The potentially viable method of CO2 electrolysis to hydrocarbons could utilize waste CO2 from coal power plants to produce liquid transport fuels to off-set petroleum consumption, thus mitigating CO2 emissions from the transportation sector.

(In other words, if we were to establish such a Coal power plant Carbon Dioxide recycling technology; and, if Cap and Trade taxes were ever slapped on Big Oil's automotive fuels, we could start selling him Cap & Trade Carbon credits.)

The process proposed here produces hydrocarbons or syngas through the electrochemical reduction of CO2. The cell consists of two sections, the anode and the cathode. Water is fed into the anode, where it is split into O2 gas and hydrogen ions.

The ions are transported by solution through the membrane and into the cathode. These ions then react with the CO2 gas which is fed into the cathode, generally producing water and some form of reduced carbon product. A variety of products can be produced (including) carbon monoxide, methane, ethylene, methanol, and formic acid.

(Our report herein is already overlong, so we won't clutter it further here by referencing our past reports documenting how valuable each and every one of those products are. They all could have direct applicability to the straightforward synthesis of more hydrocarbons; the conversion of Coal into hydrocarbons; and, the recycling of even more Carbon Dioxide. We will reference, however, this report, and the available product slate, in reports to follow.)

A basic schematic of the likely system is shown (in provided illustrations). The feed streams would consist of CO2, water, and electricity. For this analysis the CO2 would likely be captured at a coal fired power plant operating under sequestration and purchased as feed. While this could provide a cheap source of reactant, the stream would probably contain trace amounts of NOx and SOx. The NOx could lead to acidic conditions in the cell, changing the reaction conditions and possibly increasing the material corrosion of the cell. Presence of SOx would be more detrimental to operation, as it is a well-known catalyst poison. For these reasons the CO2 feed would likely have to be filtered and the contaminants removed. This would further increase the capital and energy costs of the system, though it is not included in this analysis.

(The above issues have been addressed by the above-cited Ceramatec, Inc., of Salt Lake City, and others, as we will more thoroughly document in later reports.)

The water feed could be standard industrial water. This would need to be filtered, but since it is standard procedure for electrolysis cells it should not increase the system costs. Since most of the systems require an aqueous electrolyte a management system would need to be in place to control the pH and conductivity of the solution. This provides an issue, as this is common in alkaline electrolysis but not in PEM electrolysis. For a PEM cell the advantage is that the more expensive membrane material usually reduces the need for an electrolyte solution, removing the need for the additional processing equipment found in alkaline cells. Since our cell would likely require both this would further increase the capital and operating costs of the system.

(In point of fact, the above issues as well have been addressed and dealt with by others, a significant contributor to which developments has again been Ceramatec, Inc., of Utah, the corporate assignee of rights to the above-cited "United States Patent 8,075,746 - Electrochemical Cell for Production of Synthesis Gas Using Atmospheric Air and Water". Gas separation via practical "membrane" technology has been resolved, as we will document, again in future reports.)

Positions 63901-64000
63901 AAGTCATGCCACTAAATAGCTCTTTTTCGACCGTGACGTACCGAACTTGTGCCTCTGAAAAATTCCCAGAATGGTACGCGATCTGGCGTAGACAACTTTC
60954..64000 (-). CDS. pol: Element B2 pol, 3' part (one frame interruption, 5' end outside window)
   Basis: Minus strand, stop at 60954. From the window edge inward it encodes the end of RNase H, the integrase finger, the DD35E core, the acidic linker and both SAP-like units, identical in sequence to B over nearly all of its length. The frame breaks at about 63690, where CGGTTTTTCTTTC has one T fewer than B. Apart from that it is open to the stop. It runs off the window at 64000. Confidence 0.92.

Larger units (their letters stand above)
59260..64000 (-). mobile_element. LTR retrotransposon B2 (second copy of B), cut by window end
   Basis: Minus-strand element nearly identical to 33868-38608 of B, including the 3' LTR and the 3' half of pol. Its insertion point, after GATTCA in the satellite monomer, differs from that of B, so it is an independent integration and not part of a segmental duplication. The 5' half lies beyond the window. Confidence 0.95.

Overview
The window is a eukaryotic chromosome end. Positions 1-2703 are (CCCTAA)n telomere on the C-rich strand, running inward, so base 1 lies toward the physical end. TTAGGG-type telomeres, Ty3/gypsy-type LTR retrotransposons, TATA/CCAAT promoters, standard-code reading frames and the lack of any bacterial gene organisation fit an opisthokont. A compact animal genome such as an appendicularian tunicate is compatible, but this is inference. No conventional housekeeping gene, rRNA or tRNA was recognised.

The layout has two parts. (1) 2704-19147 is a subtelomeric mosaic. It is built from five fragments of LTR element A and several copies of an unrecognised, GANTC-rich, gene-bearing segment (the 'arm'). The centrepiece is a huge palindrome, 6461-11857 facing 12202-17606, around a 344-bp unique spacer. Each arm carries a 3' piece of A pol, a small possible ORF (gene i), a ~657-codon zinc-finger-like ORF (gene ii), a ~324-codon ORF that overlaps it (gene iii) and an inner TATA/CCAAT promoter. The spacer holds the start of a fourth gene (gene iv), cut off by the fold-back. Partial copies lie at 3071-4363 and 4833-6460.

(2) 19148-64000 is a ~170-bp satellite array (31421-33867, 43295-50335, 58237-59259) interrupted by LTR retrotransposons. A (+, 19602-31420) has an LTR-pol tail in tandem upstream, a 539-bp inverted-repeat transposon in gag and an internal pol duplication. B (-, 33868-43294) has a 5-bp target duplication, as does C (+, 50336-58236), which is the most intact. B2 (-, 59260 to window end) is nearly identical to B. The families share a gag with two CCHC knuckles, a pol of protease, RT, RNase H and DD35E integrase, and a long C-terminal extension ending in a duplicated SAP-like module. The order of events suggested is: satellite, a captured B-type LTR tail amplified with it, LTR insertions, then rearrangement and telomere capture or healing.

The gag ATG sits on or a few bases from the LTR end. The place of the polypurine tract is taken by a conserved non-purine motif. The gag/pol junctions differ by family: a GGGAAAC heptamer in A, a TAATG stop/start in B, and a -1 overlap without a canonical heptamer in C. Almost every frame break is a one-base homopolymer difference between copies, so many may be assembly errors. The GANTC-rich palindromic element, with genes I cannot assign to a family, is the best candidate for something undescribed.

CO2 Electrochemical Reduction as Energy Storage: When comparing the CO2 electrolysis liquid fuel products to other energy storage forms, it is apparent that a liquid hydrocarbon fuel is a much more efficient energy carrier by weight and volume than thermal, mechanical, battery and hydrogen energy storage. The CO2 electrochemical liquid fuels are comparable to fossil fuels and biochemical fuels. Yet, storage of electrical energy to a liquid fuel has a downside of not being accessible for electricity regeneration to provide grid stability, dispatchability and peak power reduction unless it is used as a fuel-based back-up such as a diesel generator (which would be less than ideal). An upside of storing energy as a hydrocarbon is that the CO2 electrochemical cell can run at any time, thus providing the renewable energy source a pathway for economic viability to gain revenue when renewable power is in excess or being generated at off-peak hours. An integrated CO2 electrochemical hydrocarbon transportation sector complements renewable systems by providing a flexible use for excess renewable electricity while reducing overall emissions from fossil based transportation fuels.

With current small-scale technology for CO2 electrochemical reduction, the conversion of electrical energy to chemical energy is adequate to produce liquid fuels economically.

(The above summary statement should be committed to memory; as should the one following.)

For every barrel of diesel or gasoline produced from the CO2 electrolysis facility, one barrel of imported oil will be displaced.

(With that in mind, we remind you of our earlier report:

Coal TL vs. Hidden Oil Costs | Research & Development; concerning: "NDCF report: the hidden cost of imported oil; The National Defense Council Foundation, an Alexandria, Virginia-based research and educational institution has completed its year-long analysis of the "hidden cost" of imported oil. The NDCF project represents the most comprehensive investigation of the military and economic penalty our undue dependence on imported oil exacts from the U.S. economy";

and, urge you to remember that we are paying a lot, really a lot, more for the privilege of importing foreign oil, through military expenditures and lost US jobs and taxes, than the price at the gas pump indicates.)

Electricity is the highest quality energy carrier, but one of the most troublesome aspects of the electric power industry is that electricity must be produced when it is needed and used once it is produced. Furthermore, electricity may not play a major role in transportation due to the high cost and low energy density of batteries. With the overarching goals of U.S. energy policy makers to increase the use of domestic renewable energy, energy storage options must be considered for various reasons. Energy storage mechanisms can also mitigate over-generation of electricity when generation is high and demand is low.